NOT at all! The same product supplied for bottling, even if it has brilliantly passed the checks and test, cannot be guaranteed as Traditional Vinegar if it is not protected by the seal of the Italian Ministry for Agricultural, Food and Forestry Policies and the distinctive 100 ml cruet by Giugiaro Design Such products are generally identified as “seasoning”

or “sauce”, are in no way classified by Italian or European laws and may not use the term “Balsamic”. N.B. (the law envisages that P.G.I. Balsamic Vinegar must be bottled in bottles of at least 250 ml and completely different regulations apply).

The only recognised names are:

Aceto Balsamico Tradizionale di Modena D.O.P. (Traditional Balsamic Vinegar of Modena P.D.0.) (produced in the Province of Modena)

– Aceto Balsamico Tradizionale di Reggio Emilia D.O.P. (Traditional Balsamic Vinegar of Reggio Emilia P.D.0.) (produced in the Province of Reggio Emilia)

Aceto Balsamico di Modena I.G.P. (Balsamic Vinegar of Modena P.G.I.)

Aceto Balsamico di Modena I.G.P. (Balsamic Vinegar of Modena P.G.I.) Any other product sold as “Balsamic” is illegal. They lack certification and checks on raw materials and production processes

How often do the casks need to be replaced?

If possible, never!

The marriage between vinegar and the cask is indissoluble and as eternal as possible.

Ancient barrels, whose fibres have become so drenched and penetrated with vinegar that leaks are possible, are closed inside larger barrels in order to prevent the loss of product and at the same time maintain the organoleptic characteristics that have developed over time, so that the aromatic notes originating from the wood of the barrels continue to be transferred to the vinegar.

How can the wood still transfer its particular aromas to the balsamic vinegar after so many years?

It should be remembered that balsamic vinegar casks are never completely emptied; therefore, unlike barrique wines, in a few years of filling and emptying the tannins of the casks are never washed away.

Balsamic vinegar and the woods of its casks mature and age together during the early stages of its evolution inside the barrels, the character if the vinegar is shaped and then, in the following years, wood fibres release the “nobler tannins” into the vinegar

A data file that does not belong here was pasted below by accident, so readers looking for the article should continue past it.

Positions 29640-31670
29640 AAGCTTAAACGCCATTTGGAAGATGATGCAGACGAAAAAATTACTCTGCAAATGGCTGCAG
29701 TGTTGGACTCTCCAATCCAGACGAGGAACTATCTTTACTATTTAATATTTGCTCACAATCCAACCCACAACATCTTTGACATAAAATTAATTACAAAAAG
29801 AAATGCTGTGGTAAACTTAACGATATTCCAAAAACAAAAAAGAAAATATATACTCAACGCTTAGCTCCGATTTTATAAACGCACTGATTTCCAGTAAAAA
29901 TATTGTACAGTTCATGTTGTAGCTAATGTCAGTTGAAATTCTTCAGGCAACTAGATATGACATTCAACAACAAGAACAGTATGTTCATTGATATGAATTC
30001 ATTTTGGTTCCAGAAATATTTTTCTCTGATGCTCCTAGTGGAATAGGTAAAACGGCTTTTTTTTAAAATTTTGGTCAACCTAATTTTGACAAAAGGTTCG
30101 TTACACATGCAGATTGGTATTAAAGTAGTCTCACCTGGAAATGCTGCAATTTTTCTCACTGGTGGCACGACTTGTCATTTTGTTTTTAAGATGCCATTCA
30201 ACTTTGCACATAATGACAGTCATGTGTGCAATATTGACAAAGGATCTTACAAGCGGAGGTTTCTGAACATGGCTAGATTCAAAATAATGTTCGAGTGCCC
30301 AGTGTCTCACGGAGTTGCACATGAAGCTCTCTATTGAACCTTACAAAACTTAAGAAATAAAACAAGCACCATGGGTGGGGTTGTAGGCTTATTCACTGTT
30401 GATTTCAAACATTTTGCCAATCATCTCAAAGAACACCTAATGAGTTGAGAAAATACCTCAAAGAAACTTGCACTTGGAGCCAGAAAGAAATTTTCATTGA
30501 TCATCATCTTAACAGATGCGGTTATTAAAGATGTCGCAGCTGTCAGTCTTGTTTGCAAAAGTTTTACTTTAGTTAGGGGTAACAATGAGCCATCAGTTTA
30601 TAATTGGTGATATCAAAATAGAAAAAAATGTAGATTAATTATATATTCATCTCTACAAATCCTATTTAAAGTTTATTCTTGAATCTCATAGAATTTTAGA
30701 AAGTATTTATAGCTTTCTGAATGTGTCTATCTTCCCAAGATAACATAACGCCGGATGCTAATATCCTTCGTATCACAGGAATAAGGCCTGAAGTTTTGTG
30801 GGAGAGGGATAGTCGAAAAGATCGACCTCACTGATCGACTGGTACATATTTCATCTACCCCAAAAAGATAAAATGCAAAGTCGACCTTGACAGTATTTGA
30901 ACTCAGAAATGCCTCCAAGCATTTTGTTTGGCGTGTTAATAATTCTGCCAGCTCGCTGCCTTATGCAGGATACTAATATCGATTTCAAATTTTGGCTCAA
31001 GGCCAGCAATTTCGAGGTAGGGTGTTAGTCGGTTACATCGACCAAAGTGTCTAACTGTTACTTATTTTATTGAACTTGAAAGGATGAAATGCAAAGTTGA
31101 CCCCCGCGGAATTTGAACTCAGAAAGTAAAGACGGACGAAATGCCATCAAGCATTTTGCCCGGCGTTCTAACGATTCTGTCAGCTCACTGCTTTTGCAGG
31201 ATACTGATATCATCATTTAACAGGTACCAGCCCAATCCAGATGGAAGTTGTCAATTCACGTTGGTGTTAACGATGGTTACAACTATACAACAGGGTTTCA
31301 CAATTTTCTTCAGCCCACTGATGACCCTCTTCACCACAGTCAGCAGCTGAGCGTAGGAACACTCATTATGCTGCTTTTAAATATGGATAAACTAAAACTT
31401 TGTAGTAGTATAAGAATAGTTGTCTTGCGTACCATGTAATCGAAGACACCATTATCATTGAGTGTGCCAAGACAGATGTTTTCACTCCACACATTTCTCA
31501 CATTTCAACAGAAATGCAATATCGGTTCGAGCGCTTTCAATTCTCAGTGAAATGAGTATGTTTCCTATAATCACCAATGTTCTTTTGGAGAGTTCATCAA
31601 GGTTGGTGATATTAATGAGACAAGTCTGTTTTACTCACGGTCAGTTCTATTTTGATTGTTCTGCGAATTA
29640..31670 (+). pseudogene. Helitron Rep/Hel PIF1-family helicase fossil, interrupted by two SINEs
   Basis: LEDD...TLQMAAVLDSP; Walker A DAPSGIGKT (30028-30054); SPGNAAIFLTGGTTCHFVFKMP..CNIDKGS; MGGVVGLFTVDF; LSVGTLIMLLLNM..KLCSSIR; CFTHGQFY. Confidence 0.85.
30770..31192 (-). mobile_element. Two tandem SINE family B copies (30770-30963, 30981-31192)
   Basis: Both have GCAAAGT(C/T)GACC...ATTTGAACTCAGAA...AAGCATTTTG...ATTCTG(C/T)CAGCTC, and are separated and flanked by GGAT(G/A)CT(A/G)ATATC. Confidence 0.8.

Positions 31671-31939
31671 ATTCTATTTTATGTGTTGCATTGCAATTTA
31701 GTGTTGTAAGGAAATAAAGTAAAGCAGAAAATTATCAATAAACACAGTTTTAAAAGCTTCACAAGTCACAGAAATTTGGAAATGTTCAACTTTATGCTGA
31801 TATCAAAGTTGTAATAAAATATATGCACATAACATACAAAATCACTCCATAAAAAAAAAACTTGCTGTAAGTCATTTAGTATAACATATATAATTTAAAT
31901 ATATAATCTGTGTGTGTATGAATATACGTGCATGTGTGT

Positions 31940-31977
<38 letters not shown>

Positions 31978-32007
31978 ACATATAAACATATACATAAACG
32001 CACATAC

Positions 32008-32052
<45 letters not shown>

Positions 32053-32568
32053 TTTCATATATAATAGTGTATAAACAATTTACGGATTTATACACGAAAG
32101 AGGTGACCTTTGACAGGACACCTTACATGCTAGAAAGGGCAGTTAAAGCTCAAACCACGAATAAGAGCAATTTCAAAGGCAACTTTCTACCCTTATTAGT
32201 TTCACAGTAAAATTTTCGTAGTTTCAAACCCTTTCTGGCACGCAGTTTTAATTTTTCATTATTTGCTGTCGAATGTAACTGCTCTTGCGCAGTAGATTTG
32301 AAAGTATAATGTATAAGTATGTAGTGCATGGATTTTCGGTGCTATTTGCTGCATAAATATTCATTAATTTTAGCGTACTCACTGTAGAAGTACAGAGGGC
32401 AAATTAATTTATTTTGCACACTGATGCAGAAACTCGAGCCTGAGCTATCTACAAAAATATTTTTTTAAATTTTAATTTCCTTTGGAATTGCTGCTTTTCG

N.B.: Before receiving the must destined to become balsamic vinegar, a new cask is “flushed out for at least one year with strong vinegar (at the end of the process, the vinegar is discarded because it is too rich in tannins).

Balsamic vinegar pairing with food

Combinations in the kitchen
Balsamic vinegar of Modena PGI is able to complete any dish thanks to its aroma. It should always be added at the end of the preparations and off the heat, never cook it so as not to alter its aroma.

Balsamic vinegar and cheeses
Balsamic vinegar of Modena PGI and Parmigiano Reggiano come from the same land and give life to a unique union. Both have different depths based on seasoning / aging and to give the best they must be “peers”. If we put, for example, a balsamic vinegar aged 8 years on a Parmesan cheese 12 months there will be no balance. Ditto if we use balsamic vinegar aged less than a year on a cheese aged 36 months or more.

It goes very well with cow’s milk ricotta and its flavor is enhanced to the maximum, because the taste of the cheese is not so strong as to contrast that of the vinegar.

It is also excellent with gorgonzola. And since they both go very well with radicchio, a nice risotto with gorgonzola and radicchio, enriched with two drops of balsamic vinegar of Modena, preferably aged, is a guaranteed success.

Surely balsamic vinegar goes perfectly with onions, especially if baked or caramelized. The sweetness combines with the hint of acidity and creates a simply exceptional contrast of flavors. If you want to make a great impression, the caramelized onion tarte tatin with balsamic vinegar is a guarantee.

Even with the yellow squash the combination is a winner. The sweetness of the vegetables goes perfectly with that of the balsamic vinegar, but is then dampened by the acidity. For an exceptional side dish, baked yellow squash with balsamic vinegar and chopped hazelnuts for a more crunchy texture.

With tomatoes it is exceptional, but the law of age always applies. Fresh tomatoes with young balsamic vinegar, tomatoes in oil, dried or semi-dried with a vinegar that is already a few years old.

Meat and fish
The combination of balsamic vinegar with the tagliata is now classic. A fine cut of meat enriched by an exceptional product, what more could you want?

But even with chicken it manages to be well enhanced by a few drops of balsamic vinegar of Modena PGI.

The combination with fish and seafood is very original and more difficult to get right. Excellent with baked sea bass and sea bream, with tuna steaks and stuffed squid. But it is on raw foods that it gives its best. Absolutely to try on salmon tartare and raw scampi.

Sweets and fruit
Balsamic vinegar of Modena PGI goes perfectly with sweet tastes because, thanks to the hint of acidity, it manages to create a super pleasant contrast of flavors, which gives depth to the taste and cleans the mouth.

The combination with strawberries is historic. From a simple cup with a few drops on top, to toppings and sauces to garnish puddings and parfaits, strawberries and balsamic vinegar always look great together.

Ditto with pears. Especially if cooked, their sweetness can become a little excessive, but the balsamic vinegar of Modena takes care of balancing everything for a dessert that is not only sweet, full of character. Try panna cotta with caramelized pears and aged balsamic vinegar.

With grapes it is simply delicious. After all, vinegar is made from grapes, and bringing a dessert to the table that offers the two stages of the fruit can be a very interesting idea. Prepare (or get yourself) some grape ice cream, put it in a nice crunchy wafer and pour the balsamic vinegar over it. The result is nothing short of amazing. Source Italybyte >